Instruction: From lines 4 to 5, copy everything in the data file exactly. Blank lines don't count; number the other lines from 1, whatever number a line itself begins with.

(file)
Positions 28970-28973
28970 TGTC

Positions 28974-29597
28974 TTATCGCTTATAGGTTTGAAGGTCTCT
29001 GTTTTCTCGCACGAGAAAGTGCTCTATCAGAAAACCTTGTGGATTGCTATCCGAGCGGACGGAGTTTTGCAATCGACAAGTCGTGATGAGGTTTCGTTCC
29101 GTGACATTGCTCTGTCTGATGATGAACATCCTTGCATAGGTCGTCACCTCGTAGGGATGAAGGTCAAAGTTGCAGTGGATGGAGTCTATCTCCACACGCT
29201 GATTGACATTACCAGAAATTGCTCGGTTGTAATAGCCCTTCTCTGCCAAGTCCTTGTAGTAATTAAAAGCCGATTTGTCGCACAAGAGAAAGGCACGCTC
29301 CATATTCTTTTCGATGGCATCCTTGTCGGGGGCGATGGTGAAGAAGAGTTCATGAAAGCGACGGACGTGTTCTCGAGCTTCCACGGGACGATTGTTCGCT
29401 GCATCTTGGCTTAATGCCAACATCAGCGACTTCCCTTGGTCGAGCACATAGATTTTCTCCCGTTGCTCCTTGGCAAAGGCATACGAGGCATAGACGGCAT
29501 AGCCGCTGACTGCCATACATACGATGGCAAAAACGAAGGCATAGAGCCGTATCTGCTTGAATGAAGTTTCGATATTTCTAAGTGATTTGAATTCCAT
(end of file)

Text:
28974 TTATCGCTTATAGGTTTGAAGGTCTCT
29001 GTTTTCTCGCACGAGAAAGTGCTCTATCAGAAAACCTTGTGGATTGCTATCCGAGCGGACGGAGTTTTGCAATCGACAAGTCGTGATGAGGTTTCGTTCC